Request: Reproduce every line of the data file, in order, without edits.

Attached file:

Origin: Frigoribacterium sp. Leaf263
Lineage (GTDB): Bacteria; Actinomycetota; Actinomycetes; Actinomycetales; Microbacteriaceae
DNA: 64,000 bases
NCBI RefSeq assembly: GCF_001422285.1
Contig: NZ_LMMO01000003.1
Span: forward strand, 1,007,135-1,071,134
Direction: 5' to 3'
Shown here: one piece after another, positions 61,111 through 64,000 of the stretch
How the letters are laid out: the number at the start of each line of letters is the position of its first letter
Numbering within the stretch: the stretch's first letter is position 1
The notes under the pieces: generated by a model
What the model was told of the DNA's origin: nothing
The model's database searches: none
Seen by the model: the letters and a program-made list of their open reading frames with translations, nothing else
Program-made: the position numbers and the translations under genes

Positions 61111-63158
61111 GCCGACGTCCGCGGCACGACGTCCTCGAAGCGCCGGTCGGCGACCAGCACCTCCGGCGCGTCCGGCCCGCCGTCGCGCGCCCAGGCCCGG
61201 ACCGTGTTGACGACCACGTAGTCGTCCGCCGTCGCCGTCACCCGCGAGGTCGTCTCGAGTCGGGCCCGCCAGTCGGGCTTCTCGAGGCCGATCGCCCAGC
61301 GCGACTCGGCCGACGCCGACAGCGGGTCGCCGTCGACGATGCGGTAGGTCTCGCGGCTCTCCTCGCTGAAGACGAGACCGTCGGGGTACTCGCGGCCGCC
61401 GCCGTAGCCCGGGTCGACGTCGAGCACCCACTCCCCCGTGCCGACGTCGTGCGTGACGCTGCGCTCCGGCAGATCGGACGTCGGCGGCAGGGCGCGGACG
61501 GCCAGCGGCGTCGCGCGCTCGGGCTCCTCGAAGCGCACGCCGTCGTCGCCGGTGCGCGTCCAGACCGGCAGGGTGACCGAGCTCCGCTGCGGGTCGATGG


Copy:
Origin: Frigoribacterium sp. Leaf263
Lineage (GTDB): Bacteria; Actinomycetota; Actinomycetes; Actinomycetales; Microbacteriaceae
DNA: 64,000 bases
NCBI RefSeq assembly: GCF_001422285.1
Contig: NZ_LMMO01000003.1
Span: forward strand, 1,007,135-1,071,134
Direction: 5' to 3'
Shown here: one piece after another, positions 61,111 through 64,000 of the stretch
How the letters are laid out: the number at the start of each line of letters is the position of its first letter
Numbering within the stretch: the stretch's first letter is position 1
The notes under the pieces: generated by a model
What the model was told of the DNA's origin: nothing
The model's database searches: none
Seen by the model: the letters and a program-made list of their open reading frames with translations, nothing else
Program-made: the position numbers and the translations under genes

Positions 61111-63158
61111 GCCGACGTCCGCGGCACGACGTCCTCGAAGCGCCGGTCGGCGACCAGCACCTCCGGCGCGTCCGGCCCGCCGTCGCGCGCCCAGGCCCGG
61201 ACCGTGTTGACGACCACGTAGTCGTCCGCCGTCGCCGTCACCCGCGAGGTCGTCTCGAGTCGGGCCCGCCAGTCGGGCTTCTCGAGGCCGATCGCCCAGC
61301 GCGACTCGGCCGACGCCGACAGCGGGTCGCCGTCGACGATGCGGTAGGTCTCGCGGCTCTCCTCGCTGAAGACGAGACCGTCGGGGTACTCGCGGCCGCC
61401 GCCGTAGCCCGGGTCGACGTCGAGCACCCACTCCCCCGTGCCGACGTCGTGCGTGACGCTGCGCTCCGGCAGATCGGACGTCGGCGGCAGGGCGCGGACG
61501 GCCAGCGGCGTCGCGCGCTCGGGCTCCTCGAAGCGCACGCCGTCGTCGCCGGTGCGCGTCCAGACCGGCAGGGTGACCGAGCTCCGCTGCGGGTCGATGG